6. ANTA is situated within Argentina’ smaller and younger union central, the progressive Central de Trabajadores de la Argentina (Argentine Workers’ Central). Formed in late 2005 by sympathetic union activists who also had experience with various forms of self-management, ANTA emerged as a response to the states’ and traditional unions’ general indifference or outright hostility to the plight of the nonunion-affiliated, the self-managed, the underemployed, and the unemployed. Since its inception, ANTA has treated the state as the boss, lobbying it to recognize the labor rights of self-managed workers in their struggle to secure pensions, stabilize sectorwide wages, create a national health and workers’ compensation plan, and access favorable and just loans.
7. Popularized in particular by the daily organizational practices of grassroots activist and neighborhood groups that formed in Argentina during and since the economic crisis of 2001 to 2002, horizontalism espouses an egalitarian (re)distribution of economic and political power. More specifically, it is both a theory and a practice, mapping out, immanently rather than in a predetermined way, how the ongoing participation of all individuals in the decision making of a particular collective and between collectives can be facilitated. Moreover, horizontality points to the conscious attempt by individuals of a collective to lessen the coercive force of obligation by rallying around a more inclusive force of mutual commitments and consensus (Sitrin 2006).
8. Autogestión has a Greek and Latin etymology (Farmer 1979). Auto comes from the Greek autós (self, same) (p. 59). Gestión comes from the Latin gestio (managing), which in turn comes from gerere (to bear, carry, manage) (p. 59). More evocatively, one can conceptualize autogestión as “self-gestation”— self-creation, self-control, self-provisioning, and, ultimately, self-production. Tellingly, the English words gestate and gestation evolved from the word gestión. Indeed, autogestión alludes to an organic and processual movement of self-conception having sociopolitical relevance in its implicit notion of becoming and potentiality. Together, the words auto and gestión yield the perhaps inadequate English term self-management. With a praxical genealogy rooted in utopian socialism, classical anarchism, Western Marxisms, and more utopian strands of critical theory, to practice economic autogestión means to be cooperatively selfreliant in constituting one’s productive capacities.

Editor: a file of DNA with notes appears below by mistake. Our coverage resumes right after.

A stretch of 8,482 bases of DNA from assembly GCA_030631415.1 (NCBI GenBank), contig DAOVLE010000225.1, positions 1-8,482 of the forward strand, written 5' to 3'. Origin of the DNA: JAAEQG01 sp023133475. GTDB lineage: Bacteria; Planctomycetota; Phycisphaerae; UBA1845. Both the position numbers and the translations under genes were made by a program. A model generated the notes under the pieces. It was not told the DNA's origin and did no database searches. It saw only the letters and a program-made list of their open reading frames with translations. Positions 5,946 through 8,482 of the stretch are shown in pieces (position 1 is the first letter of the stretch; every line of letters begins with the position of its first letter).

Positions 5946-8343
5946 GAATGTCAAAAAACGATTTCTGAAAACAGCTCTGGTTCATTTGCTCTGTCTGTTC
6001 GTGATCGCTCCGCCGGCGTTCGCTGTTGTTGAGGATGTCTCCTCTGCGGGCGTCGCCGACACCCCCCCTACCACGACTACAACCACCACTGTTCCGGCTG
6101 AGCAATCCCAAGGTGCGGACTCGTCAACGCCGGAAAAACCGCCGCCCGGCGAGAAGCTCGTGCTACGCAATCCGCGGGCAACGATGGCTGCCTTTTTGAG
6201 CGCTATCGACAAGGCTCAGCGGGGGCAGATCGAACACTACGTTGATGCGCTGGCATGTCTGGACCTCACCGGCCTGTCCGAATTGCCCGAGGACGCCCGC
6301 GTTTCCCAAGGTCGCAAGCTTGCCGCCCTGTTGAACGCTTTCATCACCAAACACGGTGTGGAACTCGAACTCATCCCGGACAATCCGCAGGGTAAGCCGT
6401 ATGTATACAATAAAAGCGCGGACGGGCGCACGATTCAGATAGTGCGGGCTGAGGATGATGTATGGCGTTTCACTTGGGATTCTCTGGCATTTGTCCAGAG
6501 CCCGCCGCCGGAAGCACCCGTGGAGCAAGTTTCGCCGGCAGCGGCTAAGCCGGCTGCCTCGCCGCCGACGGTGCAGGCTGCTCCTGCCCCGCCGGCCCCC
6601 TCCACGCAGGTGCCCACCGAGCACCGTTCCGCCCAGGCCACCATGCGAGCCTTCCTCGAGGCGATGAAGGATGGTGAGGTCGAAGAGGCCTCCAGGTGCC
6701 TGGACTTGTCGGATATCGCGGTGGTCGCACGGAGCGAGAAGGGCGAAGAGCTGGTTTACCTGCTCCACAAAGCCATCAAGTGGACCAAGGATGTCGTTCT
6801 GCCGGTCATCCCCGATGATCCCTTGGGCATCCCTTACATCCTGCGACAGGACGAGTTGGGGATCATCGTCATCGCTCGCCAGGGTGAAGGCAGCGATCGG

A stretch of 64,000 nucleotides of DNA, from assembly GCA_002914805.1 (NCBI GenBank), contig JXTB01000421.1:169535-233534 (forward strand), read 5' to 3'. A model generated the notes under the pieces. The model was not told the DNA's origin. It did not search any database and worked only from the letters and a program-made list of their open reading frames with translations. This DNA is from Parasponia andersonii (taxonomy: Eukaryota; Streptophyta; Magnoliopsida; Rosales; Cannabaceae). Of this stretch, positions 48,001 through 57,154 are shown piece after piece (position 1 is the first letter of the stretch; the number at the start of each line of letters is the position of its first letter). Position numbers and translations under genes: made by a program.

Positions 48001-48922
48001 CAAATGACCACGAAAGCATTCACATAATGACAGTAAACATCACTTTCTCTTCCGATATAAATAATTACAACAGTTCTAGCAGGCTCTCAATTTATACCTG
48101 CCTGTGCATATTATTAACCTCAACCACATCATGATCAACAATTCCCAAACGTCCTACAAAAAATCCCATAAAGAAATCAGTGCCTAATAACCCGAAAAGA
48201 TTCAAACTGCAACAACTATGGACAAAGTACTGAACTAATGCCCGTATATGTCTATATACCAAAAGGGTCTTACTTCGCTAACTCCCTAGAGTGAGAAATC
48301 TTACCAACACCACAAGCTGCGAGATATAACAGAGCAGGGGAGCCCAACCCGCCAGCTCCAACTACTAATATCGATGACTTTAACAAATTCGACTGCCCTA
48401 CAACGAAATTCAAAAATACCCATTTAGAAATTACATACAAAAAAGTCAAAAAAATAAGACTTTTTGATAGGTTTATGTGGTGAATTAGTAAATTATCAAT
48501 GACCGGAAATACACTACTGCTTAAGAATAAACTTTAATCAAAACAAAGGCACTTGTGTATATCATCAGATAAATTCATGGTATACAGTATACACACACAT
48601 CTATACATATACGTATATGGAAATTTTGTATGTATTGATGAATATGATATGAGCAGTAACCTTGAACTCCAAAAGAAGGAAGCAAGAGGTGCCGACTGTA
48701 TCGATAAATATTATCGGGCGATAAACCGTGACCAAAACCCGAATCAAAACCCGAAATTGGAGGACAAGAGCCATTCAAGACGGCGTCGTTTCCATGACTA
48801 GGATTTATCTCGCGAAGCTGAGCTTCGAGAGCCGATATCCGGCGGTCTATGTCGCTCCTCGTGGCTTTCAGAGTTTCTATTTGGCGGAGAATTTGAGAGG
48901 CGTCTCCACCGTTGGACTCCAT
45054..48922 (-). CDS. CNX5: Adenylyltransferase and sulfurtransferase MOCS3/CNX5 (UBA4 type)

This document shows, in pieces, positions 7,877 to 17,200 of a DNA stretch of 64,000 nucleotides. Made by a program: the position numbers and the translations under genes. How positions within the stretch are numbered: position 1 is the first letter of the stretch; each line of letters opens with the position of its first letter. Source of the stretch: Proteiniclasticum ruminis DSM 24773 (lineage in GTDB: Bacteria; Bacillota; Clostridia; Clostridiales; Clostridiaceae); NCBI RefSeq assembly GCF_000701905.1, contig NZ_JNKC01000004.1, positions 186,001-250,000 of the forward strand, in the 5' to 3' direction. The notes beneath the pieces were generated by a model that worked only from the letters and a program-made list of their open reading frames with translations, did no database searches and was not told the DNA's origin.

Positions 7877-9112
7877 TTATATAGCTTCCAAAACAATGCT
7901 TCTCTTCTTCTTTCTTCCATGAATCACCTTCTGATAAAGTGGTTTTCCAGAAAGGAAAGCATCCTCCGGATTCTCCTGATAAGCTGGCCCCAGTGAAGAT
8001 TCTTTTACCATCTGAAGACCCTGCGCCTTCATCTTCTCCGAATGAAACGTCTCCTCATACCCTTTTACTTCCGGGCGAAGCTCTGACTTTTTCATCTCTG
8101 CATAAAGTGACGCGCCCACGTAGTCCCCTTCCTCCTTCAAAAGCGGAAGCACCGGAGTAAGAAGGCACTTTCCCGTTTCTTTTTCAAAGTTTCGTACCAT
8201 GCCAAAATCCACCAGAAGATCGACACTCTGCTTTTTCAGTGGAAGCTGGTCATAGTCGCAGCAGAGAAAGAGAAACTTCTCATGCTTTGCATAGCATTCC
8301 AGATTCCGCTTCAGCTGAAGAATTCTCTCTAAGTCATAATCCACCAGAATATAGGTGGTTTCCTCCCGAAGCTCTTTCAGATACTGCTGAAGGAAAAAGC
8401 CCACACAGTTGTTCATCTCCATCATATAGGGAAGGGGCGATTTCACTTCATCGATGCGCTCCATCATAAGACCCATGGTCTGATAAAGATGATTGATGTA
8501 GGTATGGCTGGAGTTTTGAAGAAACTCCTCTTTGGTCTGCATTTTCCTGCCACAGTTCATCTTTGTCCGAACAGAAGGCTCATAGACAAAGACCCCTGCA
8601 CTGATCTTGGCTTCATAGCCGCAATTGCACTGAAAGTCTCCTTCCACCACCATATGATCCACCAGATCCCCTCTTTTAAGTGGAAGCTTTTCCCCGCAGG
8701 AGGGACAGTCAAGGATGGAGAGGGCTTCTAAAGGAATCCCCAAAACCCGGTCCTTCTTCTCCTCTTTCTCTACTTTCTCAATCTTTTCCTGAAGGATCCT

9. In Argentina, a distinction has emerged over the past decade between the “social economy” and “economies of solidarity” (Elgue 2006; Ruggeri 2009). Before the country’s neoliberal experiment began to take off in the in mid-1970s, the voice of the Argentine working and marginalized classes, mediated by strong labor and cooperative movements, helped forge a version of the Keynesian welfare state that served to guarantee the redistribution of substantial portions of the nation’s wealth to its working class. During the 1980s and early 1990s with the return of democracy, the discourse of an equitable redistribution of wealth grounding this traditional class compromise gave way to the discourse of possessive individualism and the downloading of the state’s role in securing a social safety net to the “social economy.” By the 1990s, the social economy became an eclectic and loose fabric of NGOs (some foreign), union-controlled benefits programs, ad hoc community organizations (soup kitchens, community centers, free medical clinics, etc.), and precarious microenterprises (bakeries, food dispensaries, service-oriented entities, etc.). This uncoordinated mix of entities essentially served to replace the former state-funded social safety net. The neoliberal discourse of the times positioned this new, “autonomous” social economy as a more “efficient” means of service delivery in comparison with the “cumbersome” apparatus of state welfare provisioning. In actuality, the 1990s versions of the Argentine “third sector” became an “economy of the poor” as clientilistic and work-for-welfare schemes tied to service delivery rendered certain community groups more “worthy” of assistance than others (Ruggeri 2009).